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CMS Faculty Tim Conway Awarded NSF Grant to Study Dust Dissolution in the Ocean

ST. PETERSBURG, FL - CMS Assistant Professor Tim Conway was recently awarded a grant by NSF Chemical Oceanography ($374,080) for a three year process study which will investigate how iron dissolves from atmospheric dust into the ocean. Although it is well known that desert dust supplies large amounts of this trace nutrient to the ocean, and thus fuels plankton growth, the process by which dust particles dissolve to release metals is still not well understood.

Dr. Tim Conway at the top of The Tudor Hill Atmospheric Tower
Dr. Tim Conway at the top of The Tudor Hill Atmospheric Tower

This study, in collaboration with Dr. Rene Boiteau at Oregon State will use new laboratory and field experiments to better understand how natural organic matter present in seawater enhances the release of metals from dust deposited in the ocean. By combining cutting edge techniques designed to characterise organic molecules at OSU with iron isotope measurements using ICPMS instruments at the new Tampa Bay Plasma Facility at CMS, the scientists hope to provide new insights into these processes. The work will involve collection of natural atmospheric dust at the Bermuda Institute of Ocean Science's Tudor Hill Observatory on Bermuda and multiple cruises in the Sargasso Sea and Gulf of Mexico.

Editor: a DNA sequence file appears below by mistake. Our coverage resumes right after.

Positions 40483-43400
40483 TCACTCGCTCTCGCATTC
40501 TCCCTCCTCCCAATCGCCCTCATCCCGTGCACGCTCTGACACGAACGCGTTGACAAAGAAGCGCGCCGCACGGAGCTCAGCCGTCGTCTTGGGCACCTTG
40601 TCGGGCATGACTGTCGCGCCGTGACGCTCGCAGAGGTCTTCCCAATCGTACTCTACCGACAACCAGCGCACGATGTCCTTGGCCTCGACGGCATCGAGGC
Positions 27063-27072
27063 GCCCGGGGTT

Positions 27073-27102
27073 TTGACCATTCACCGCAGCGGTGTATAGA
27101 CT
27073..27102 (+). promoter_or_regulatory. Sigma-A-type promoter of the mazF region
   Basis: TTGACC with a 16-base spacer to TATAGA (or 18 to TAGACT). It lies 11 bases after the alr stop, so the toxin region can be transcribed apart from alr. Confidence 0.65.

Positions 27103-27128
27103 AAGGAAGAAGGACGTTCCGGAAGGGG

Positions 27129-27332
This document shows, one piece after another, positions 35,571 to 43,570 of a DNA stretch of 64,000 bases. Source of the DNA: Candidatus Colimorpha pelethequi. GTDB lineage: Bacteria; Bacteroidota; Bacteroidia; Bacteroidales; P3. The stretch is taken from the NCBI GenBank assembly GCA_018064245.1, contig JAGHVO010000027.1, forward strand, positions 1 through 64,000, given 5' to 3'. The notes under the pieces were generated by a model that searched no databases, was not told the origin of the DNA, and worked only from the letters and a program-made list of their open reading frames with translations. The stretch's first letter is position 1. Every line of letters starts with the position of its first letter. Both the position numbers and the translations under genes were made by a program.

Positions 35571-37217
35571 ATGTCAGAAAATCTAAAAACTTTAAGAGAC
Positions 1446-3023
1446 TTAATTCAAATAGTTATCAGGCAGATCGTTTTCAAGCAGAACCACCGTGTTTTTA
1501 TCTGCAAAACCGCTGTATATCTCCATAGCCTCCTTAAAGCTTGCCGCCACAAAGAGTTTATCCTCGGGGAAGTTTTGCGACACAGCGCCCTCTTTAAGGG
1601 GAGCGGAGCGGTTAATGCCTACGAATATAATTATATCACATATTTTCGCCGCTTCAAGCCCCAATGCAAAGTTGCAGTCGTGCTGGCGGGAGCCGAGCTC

As well as funding two early career scientists, the work will providing funding for three graduate students. The outcomes of this process study will provide a framework for models and interpretation of large scale field studies such as GEOTRACES, as well as enhancing the community's ability to interpret aerosol and oceanic iron cycle data.

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